INDIANAPOLIS—Michael Phelps was formally introduced as an Olympian last night.
The United States is allocated 26 berths on the men's swim team that will go to Sydney, Australia, next month. Runners-up are all but guaranteed a spot, but with 13 individual events and four spots set aside to fill the two freestyle relays, four men must qualify in multiple events for all second-place finishers to be officially added to the team.Phelps was received by the crowd at the IU Natatorium, and his name was added to the Olympic roster that adorns the wall behind the diving tower. In effect, his berth was created when Lenny Krayzelburg got his second trials victory, in the 200-meter backstroke.
He'll get his lower braces off Thursday morning, squeeze in some mileage with the North Baltimore Aquatic Club at its Meadowbrook Swim Club headquarters, then head to Pasadena, Calif., Sunday for two weeks of orientation and training stateside before he ships out to Sydney.
USA Swimming requires its team members to stay in Sydney until the final day of swimming competition. Phelps is expected to depart Australia Sept. 24.
Phelps got a break from his regimen Sunday night, when coach Bob Bowman pushed his curfew back to 11 p.m. Phelps spent time with family members, and slept in until 9 a.m.
Phelps Fact of the Day: He was born the year after Bob Irsay stole the Colts out of Baltimore and brought them here.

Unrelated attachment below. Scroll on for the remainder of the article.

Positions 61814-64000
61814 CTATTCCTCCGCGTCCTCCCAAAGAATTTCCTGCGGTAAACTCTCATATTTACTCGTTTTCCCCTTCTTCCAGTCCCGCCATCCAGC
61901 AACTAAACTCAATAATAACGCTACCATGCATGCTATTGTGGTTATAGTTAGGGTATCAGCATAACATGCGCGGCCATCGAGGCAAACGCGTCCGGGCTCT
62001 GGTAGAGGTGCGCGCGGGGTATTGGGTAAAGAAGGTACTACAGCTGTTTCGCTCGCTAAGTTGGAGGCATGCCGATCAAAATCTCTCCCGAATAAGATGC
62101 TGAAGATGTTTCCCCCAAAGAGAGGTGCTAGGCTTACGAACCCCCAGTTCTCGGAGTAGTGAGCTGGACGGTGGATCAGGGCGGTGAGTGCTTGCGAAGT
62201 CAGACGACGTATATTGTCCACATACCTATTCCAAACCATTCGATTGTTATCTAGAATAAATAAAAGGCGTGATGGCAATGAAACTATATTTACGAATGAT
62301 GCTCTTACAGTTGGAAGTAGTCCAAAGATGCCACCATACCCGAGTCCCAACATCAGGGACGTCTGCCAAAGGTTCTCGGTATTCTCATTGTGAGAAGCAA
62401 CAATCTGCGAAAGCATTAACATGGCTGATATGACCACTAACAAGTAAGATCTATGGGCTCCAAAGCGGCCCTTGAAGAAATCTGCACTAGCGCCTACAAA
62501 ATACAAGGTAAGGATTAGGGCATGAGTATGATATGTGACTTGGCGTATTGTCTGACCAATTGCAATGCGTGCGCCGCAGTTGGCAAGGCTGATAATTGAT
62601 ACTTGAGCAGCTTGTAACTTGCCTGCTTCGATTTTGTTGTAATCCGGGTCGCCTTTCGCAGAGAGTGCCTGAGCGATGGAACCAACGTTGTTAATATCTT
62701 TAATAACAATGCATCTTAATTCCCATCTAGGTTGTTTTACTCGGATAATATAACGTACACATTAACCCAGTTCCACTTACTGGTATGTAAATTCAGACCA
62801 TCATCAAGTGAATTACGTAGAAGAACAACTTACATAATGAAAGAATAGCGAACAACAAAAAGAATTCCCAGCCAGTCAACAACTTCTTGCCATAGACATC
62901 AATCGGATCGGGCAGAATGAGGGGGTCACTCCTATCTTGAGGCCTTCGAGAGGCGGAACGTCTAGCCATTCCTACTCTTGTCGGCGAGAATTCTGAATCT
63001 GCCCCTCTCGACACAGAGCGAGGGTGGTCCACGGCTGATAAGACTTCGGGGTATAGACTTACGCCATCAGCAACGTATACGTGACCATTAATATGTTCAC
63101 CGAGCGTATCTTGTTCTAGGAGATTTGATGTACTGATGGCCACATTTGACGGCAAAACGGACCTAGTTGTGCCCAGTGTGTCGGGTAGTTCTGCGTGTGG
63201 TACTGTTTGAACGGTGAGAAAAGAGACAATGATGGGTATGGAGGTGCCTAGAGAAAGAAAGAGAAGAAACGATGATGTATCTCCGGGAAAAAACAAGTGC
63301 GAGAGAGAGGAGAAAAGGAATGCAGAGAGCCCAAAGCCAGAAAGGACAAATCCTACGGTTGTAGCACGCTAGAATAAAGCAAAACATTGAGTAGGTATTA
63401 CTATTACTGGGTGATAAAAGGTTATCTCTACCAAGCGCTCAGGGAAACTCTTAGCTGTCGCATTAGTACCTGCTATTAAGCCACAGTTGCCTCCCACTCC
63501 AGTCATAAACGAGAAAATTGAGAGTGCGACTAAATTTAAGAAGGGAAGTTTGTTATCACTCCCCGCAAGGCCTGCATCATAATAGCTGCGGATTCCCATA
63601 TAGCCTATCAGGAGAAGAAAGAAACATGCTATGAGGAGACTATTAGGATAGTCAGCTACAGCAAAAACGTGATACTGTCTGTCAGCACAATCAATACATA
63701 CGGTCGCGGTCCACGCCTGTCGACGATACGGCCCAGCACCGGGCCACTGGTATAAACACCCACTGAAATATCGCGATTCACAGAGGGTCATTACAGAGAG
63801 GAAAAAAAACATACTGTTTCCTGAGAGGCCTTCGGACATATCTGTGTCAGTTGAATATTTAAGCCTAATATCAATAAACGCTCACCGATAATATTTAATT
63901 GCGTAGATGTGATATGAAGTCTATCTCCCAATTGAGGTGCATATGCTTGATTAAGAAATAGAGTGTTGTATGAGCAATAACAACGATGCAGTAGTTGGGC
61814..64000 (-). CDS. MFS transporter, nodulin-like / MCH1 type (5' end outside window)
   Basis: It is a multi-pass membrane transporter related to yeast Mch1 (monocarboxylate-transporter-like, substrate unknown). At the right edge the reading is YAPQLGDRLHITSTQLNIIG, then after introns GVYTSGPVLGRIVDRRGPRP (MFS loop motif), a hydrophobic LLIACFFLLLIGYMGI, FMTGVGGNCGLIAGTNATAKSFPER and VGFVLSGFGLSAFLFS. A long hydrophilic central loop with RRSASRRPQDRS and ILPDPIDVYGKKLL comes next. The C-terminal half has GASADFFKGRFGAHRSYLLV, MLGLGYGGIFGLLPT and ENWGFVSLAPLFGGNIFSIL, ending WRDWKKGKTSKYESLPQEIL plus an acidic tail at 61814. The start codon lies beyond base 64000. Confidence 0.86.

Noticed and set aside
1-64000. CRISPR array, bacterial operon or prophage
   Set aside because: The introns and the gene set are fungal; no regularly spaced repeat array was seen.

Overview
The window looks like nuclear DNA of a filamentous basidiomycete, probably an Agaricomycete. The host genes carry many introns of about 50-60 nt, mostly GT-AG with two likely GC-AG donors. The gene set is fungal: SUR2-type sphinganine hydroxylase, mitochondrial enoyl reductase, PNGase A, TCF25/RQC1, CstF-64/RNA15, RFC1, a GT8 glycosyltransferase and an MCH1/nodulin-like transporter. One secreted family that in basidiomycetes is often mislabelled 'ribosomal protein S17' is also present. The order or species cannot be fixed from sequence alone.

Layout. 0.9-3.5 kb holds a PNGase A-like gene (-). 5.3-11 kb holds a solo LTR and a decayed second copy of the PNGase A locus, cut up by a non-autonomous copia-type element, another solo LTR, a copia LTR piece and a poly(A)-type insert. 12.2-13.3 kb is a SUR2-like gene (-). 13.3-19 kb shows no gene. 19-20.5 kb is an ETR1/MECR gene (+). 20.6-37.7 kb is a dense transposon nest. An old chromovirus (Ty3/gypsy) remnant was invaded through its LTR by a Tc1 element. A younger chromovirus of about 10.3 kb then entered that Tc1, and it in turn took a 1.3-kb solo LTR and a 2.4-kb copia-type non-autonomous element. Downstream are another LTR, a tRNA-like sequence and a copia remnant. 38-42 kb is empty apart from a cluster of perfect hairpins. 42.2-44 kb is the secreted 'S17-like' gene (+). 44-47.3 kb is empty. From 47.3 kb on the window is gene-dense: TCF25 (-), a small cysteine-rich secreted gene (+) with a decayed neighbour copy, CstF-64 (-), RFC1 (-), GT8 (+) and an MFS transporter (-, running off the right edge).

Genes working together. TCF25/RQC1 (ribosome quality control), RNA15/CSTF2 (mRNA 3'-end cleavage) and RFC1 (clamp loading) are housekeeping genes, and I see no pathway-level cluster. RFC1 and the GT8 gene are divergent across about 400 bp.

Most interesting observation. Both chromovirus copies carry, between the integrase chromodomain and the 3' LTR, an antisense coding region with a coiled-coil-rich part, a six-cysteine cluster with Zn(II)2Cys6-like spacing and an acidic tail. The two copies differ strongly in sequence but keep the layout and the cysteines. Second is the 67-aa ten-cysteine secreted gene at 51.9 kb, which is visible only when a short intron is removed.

With this meet being held only a month before the Games themselves, USA Swimming did not hold its Phillips 66 summer nationals and instead loosened its qualifying standards for the trials.
Fewer than 500 were at the summer nationals last year. More than 1,300 earned the right to come here. More than 1,200 will have competed by the time the trials conclude tomorrow, and the horde has put a strain on the facility and some of its premier performers.
"You've got 1,300 people here, some of them kids," said Tom Dolan, the world-record-holder who will defend his Olympic title in the 400 individual medley. "I thought that's what the summer nationals are for. Warming up is like World War III. To be throwing 'bows at 14-year-olds is ridiculous.
"We're all going to swim fast, but you lay awake at night and wonder who exactly is making decisions."
Kyle Salyards of Lancaster, Pa., graduated from Hempfield High last year, and put off his entry to the University of Georgia to move to Tempe, Ariz., and train for the Olympics. He won the 200 breaststroke Sunday night, and won't land in Athens, Ga., until January. The 2004 Olympics, incidentally, will be held in Athens, Greece. ...
The men's team in 1996 included only one teen-ager, Tom Malchow, who edged Phelps in the 200 butterfly Saturday. This year's team could have as many as eight. Besides Phelps and Salyard, the notable youngsters include 400 freestyle winner Klete Keller, who turned 18 in March.